Definition and Overview

A lacunar infarction is a type of stroke that occurs when one of the small arteries of the brain is blocked. It is a small infarct (usually less than 20mm in size) that usually occurs in the distal distribution of the deep penetrating vessels. Also known as a lacunar stroke or lacunar cerebral infarction, it accounts for 25% of all ischemic strokes and about 1/5th of all strokes.

The condition affects the deepest structures of the brain. A person who suffers from it is at risk of permanent brain damage and has a significantly increased risk of subsequent strokes. Thus, it is crucial for patients to be promptly diagnosed and treated in order to prevent serious and irreversible damage to the brain. Effective and adequate long-term management is also necessary to prevent recurrences.

Causes of Condition

A lacunar infarction of the brain happens when one of the blood vessels in the brain is blocked, preventing blood from passing through properly. The lack of enough blood and oxygen supply to brain cells causes them to die.

Blockages in the arteries of the brain occur when cholesterol plaques or blot clot (thrombosis) form and get stuck in the artery. The risk of this happening is higher if patients meet some of the following factors:

  • Age - A person’s risk of lacunar stroke increases with age, with the mean age being 65 years.

  • Gender - Men are more likely to suffer from lacunar strokes than women.

  • Chronic high blood pressure

  • Heart problem

  • Diabetes

  • A family history of stroke

  • Excessive alcohol consumption

  • Drug abuse

  • Smoking

  • Exposure to secondhand smoke

  • Poor diet

  • High cholesterol levels

  • Obstructive sleep apnoea

  • Sedentary lifestyle

  • Birth control pills

Key Symptoms

Lacunar stroke symptoms include:

  • Slurred speech

  • Confusion

  • Memory problems

  • Numbness that affects only one side of the body

  • Difficulty walking

  • Difficulty moving or raising the arms

  • Difficulty speaking

  • Difficulty understanding speech

  • Loss of consciousness

  • Headaches

Patients who suffer from this condition can also enter into a coma.

The full range of lacunar infarct symptoms a person suffers from depends on the location of the blockage and which blood vessel is affected. These symptoms become more pronounced in the late acute or early subacute stages.

Patients who present with any of the above symptoms should get checked up immediately. Any type of stroke can be life-threatening and needs to be promptly diagnosed and treated. Patients who are suspected of having a stroke undergo immediate testing that will likely include the following:

  • Computed tomography (CT) scan

  • Magnetic resonance imaging (MRI) scan

  • Doppler ultrasound to measure blood flow in veins and arteries

  • Detailed neurological exam to check nerve pathways in the body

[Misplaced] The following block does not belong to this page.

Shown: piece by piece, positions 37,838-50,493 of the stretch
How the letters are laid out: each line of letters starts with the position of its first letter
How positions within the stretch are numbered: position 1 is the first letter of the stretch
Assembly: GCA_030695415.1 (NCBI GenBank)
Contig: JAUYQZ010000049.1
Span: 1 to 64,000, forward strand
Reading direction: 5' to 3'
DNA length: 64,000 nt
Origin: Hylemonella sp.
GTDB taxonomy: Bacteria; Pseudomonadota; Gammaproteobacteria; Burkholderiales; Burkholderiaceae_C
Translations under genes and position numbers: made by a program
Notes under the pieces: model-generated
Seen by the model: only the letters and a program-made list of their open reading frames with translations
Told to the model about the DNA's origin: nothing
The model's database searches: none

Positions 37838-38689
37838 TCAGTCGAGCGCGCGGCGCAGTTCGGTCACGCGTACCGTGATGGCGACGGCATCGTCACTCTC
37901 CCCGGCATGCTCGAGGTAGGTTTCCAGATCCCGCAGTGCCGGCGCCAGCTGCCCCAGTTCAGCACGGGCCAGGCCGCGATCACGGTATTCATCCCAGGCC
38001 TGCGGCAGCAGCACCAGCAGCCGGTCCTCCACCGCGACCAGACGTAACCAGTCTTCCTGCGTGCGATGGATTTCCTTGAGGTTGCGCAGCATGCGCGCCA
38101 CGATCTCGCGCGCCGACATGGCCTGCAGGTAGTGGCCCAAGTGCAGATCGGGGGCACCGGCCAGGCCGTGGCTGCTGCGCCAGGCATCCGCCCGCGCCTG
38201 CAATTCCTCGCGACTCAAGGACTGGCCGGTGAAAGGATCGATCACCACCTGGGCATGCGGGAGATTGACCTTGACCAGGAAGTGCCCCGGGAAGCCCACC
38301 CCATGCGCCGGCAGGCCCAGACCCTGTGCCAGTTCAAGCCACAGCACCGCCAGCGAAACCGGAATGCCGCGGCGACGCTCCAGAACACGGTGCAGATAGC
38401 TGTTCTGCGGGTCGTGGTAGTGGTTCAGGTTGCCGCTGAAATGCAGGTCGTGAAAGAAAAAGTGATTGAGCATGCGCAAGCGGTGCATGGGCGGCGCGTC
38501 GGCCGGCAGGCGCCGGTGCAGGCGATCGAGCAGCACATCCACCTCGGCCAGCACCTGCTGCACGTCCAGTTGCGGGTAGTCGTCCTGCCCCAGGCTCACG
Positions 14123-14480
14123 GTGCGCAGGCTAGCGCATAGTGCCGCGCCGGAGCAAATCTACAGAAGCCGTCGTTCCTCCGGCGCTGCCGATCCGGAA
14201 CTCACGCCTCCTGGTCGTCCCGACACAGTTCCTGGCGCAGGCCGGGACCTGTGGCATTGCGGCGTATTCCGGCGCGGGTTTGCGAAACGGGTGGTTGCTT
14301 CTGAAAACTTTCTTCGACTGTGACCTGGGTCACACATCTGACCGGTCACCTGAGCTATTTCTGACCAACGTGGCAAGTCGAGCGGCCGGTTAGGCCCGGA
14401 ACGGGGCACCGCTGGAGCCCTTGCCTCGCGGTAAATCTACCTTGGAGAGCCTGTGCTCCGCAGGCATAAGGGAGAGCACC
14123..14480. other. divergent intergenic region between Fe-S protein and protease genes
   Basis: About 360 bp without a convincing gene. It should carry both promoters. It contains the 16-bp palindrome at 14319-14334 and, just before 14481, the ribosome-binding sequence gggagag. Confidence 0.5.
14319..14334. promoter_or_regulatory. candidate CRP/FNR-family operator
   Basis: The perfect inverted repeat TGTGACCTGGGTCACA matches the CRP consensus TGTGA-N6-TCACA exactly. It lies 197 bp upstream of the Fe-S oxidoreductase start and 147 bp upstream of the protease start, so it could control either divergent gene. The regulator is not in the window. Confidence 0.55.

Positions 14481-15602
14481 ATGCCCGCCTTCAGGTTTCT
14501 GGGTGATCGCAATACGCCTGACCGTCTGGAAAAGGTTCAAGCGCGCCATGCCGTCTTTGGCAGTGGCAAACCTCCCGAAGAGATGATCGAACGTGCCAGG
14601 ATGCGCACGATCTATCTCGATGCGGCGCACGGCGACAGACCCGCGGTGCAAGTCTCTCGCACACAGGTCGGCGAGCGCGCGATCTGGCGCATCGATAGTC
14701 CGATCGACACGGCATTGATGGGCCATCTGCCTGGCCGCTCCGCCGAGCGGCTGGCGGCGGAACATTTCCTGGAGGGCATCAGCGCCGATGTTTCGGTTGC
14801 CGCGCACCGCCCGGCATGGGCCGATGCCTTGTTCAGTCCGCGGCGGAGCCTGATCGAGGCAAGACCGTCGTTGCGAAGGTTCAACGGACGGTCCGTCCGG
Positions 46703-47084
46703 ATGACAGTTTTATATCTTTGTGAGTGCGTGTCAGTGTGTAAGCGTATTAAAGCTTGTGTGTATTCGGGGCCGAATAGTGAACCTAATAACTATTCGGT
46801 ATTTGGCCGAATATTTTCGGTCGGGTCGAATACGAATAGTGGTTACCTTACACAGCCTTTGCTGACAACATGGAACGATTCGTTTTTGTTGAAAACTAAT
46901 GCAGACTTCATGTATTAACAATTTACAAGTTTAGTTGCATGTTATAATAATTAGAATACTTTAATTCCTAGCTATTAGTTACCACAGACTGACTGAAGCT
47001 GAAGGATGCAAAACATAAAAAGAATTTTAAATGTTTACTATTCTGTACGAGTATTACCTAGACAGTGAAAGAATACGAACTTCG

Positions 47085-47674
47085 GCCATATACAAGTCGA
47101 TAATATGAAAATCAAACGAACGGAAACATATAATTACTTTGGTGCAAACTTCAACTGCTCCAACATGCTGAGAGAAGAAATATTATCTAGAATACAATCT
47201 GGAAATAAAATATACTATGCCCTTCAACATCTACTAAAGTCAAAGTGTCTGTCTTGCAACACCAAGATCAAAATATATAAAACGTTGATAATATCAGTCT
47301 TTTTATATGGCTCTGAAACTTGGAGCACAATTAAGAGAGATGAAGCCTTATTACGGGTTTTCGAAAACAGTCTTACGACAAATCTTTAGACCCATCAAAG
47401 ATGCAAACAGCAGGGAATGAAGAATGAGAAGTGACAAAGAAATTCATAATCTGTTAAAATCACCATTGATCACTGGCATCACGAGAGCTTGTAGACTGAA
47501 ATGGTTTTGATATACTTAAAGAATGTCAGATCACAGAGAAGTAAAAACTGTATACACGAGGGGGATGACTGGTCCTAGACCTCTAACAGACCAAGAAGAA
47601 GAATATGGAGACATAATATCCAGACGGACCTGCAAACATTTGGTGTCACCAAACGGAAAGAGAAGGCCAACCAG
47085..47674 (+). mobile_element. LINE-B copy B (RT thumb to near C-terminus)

• Heart function tests, such as electrocardiogram and echocardiogram

  • Kidney and liver function tests

Sometimes, however, a lacunar stroke may not cause any identifiable symptoms. This is called a silent lacunar infarction (SLI), which accounts for 10% of all silent strokes. Unless promptly treated, an SLI can cause severe damage to surrounding brain tissues, which can affect various aspects of a person’s personality, cognitive function, and mood.

Who to See and Types of Treatments Available

Patients who are suffering from lacunar stroke symptoms should be taken to an emergency room for immediate diagnosis and treatment. Once diagnosed and prompt lacunar infarct treatment is administered, the patient may be referred to an internal medicine specialist for long-term care.

In the emergency room, the patient is first given an aspirin to reduce the risk of another stroke, along with medications used to relieve blood clots. These may be given either orally or intravenously. If the patient’s condition is severe, the doctor may opt to deliver the medication directly into the brain for faster results.

The rate of a person’s recovery following a stroke differs depending on the severity of the damage to the brain’s structures. If the patient’s brain is severely damaged, he may not be able to care for himself for some time. He may also lose bodily strength and suffer from numbness, paralysis, or loss of muscle control to some extent. Due to this, patients usually need the following therapies to speed up their recovery:

Physiotherapy programs aim to aid in rehabilitation by improving the patient’s joint range of motion and stability. Patients may also require splints and braces to support their joints and limbs and to prevent further complications such as muscle spasms and contractures.

Stroke survivors also often have short-term memory problems and reasoning difficulties. It may be harder for them to control their emotions, making them more likely to suffer from depression. All of these factors need to be managed accordingly to ensure the long-term health and safety of the patient.

References:

  • Samuelsson M, Soderfeldt B, Olsson GB. “Functional outcome in patients with lacunar infarction.” Stroke. 1996;27:842-846. http://stroke.ahajournals.org/content/27/5/842

  • Caplan LR. “Lacunar infarction and small vessel disease: Pathology and pathophysiology.” J Stroke. 2015 Jan;17(1):2-6. https://www.ncbi.nlm.nih.gov/pmc/articles/PMC4325635/

  • Agranoff AB. “Lacunar stroke.” Medscape. http://emedicine.medscape.com/article/322992-overview

  • Norrving B. “Lacunar infarction.” Stroke. 2004;35:1779-1780. http://stroke.ahajournals.org/content/35/7/1779

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